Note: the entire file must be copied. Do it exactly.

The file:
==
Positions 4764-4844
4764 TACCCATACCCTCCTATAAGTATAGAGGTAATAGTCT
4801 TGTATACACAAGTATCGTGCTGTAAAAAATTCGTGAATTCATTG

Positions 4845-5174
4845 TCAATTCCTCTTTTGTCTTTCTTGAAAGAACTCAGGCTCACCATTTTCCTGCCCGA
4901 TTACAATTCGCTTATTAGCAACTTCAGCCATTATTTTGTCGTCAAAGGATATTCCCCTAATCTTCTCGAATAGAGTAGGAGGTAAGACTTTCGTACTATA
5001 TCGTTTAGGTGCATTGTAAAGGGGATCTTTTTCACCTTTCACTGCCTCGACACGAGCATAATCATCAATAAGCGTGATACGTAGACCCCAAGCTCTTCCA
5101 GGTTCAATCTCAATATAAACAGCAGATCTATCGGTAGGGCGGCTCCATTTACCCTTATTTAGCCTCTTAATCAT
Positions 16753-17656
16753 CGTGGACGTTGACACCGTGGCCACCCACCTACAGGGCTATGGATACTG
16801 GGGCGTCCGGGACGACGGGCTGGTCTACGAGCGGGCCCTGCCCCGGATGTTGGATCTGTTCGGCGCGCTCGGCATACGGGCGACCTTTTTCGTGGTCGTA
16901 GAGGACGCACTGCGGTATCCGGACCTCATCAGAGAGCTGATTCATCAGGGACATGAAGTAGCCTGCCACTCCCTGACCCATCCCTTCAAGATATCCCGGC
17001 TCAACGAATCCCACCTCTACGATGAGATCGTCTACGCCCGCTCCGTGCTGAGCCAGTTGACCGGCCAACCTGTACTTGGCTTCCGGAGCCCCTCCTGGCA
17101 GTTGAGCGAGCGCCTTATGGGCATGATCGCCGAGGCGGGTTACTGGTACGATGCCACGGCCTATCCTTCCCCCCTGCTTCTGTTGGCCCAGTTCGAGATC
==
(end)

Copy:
Positions 4764-4844
4764 TACCCATACCCTCCTATAAGTATAGAGGTAATAGTCT
4801 TGTATACACAAGTATCGTGCTGTAAAAAATTCGTGAATTCATTG

Positions 4845-5174
4845 TCAATTCCTCTTTTGTCTTTCTTGAAAGAACTCAGGCTCACCATTTTCCTGCCCGA
4901 TTACAATTCGCTTATTAGCAACTTCAGCCATTATTTTGTCGTCAAAGGATATTCCCCTAATCTTCTCGAATAGAGTAGGAGGTAAGACTTTCGTACTATA
5001 TCGTTTAGGTGCATTGTAAAGGGGATCTTTTTCACCTTTCACTGCCTCGACACGAGCATAATCATCAATAAGCGTGATACGTAGACCCCAAGCTCTTCCA
5101 GGTTCAATCTCAATATAAACAGCAGATCTATCGGTAGGGCGGCTCCATTTACCCTTATTTAGCCTCTTAATCAT
Positions 16753-17656
16753 CGTGGACGTTGACACCGTGGCCACCCACCTACAGGGCTATGGATACTG
16801 GGGCGTCCGGGACGACGGGCTGGTCTACGAGCGGGCCCTGCCCCGGATGTTGGATCTGTTCGGCGCGCTCGGCATACGGGCGACCTTTTTCGTGGTCGTA
16901 GAGGACGCACTGCGGTATCCGGACCTCATCAGAGAGCTGATTCATCAGGGACATGAAGTAGCCTGCCACTCCCTGACCCATCCCTTCAAGATATCCCGGC
17001 TCAACGAATCCCACCTCTACGATGAGATCGTCTACGCCCGCTCCGTGCTGAGCCAGTTGACCGGCCAACCTGTACTTGGCTTCCGGAGCCCCTCCTGGCA
17101 GTTGAGCGAGCGCCTTATGGGCATGATCGCCGAGGCGGGTTACTGGTACGATGCCACGGCCTATCCTTCCCCCCTGCTTCTGTTGGCCCAGTTCGAGATC